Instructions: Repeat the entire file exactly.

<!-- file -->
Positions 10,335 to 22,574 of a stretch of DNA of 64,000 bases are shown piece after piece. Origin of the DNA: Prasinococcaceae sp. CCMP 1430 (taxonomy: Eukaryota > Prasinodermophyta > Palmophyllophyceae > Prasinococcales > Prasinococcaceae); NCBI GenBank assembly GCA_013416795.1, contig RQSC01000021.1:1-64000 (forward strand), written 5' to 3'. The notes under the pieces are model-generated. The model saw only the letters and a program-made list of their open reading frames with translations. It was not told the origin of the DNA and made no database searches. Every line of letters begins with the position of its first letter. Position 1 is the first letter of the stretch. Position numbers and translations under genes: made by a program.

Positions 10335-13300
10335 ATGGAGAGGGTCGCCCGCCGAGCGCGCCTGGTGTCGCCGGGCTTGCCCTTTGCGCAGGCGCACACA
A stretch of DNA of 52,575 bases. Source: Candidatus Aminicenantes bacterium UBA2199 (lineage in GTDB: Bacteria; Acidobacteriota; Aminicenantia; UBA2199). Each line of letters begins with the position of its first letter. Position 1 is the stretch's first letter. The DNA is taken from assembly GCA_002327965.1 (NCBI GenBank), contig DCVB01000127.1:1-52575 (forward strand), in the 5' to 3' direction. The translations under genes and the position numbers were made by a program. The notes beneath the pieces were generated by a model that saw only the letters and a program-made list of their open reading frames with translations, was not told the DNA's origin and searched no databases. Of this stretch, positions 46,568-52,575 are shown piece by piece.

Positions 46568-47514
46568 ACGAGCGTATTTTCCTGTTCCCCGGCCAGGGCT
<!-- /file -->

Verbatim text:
Positions 10,335 to 22,574 of a stretch of DNA of 64,000 bases are shown piece after piece. Origin of the DNA: Prasinococcaceae sp. CCMP 1430 (taxonomy: Eukaryota > Prasinodermophyta > Palmophyllophyceae > Prasinococcales > Prasinococcaceae); NCBI GenBank assembly GCA_013416795.1, contig RQSC01000021.1:1-64000 (forward strand), written 5' to 3'. The notes under the pieces are model-generated. The model saw only the letters and a program-made list of their open reading frames with translations. It was not told the origin of the DNA and made no database searches. Every line of letters begins with the position of its first letter. Position 1 is the first letter of the stretch. Position numbers and translations under genes: made by a program.

Positions 10335-13300
10335 ATGGAGAGGGTCGCCCGCCGAGCGCGCCTGGTGTCGCCGGGCTTGCCCTTTGCGCAGGCGCACACA
A stretch of DNA of 52,575 bases. Source: Candidatus Aminicenantes bacterium UBA2199 (lineage in GTDB: Bacteria; Acidobacteriota; Aminicenantia; UBA2199). Each line of letters begins with the position of its first letter. Position 1 is the stretch's first letter. The DNA is taken from assembly GCA_002327965.1 (NCBI GenBank), contig DCVB01000127.1:1-52575 (forward strand), in the 5' to 3' direction. The translations under genes and the position numbers were made by a program. The notes beneath the pieces were generated by a model that saw only the letters and a program-made list of their open reading frames with translations, was not told the DNA's origin and searched no databases. Of this stretch, positions 46,568-52,575 are shown piece by piece.

Positions 46568-47514
46568 ACGAGCGTATTTTCCTGTTCCCCGGCCAGGGCT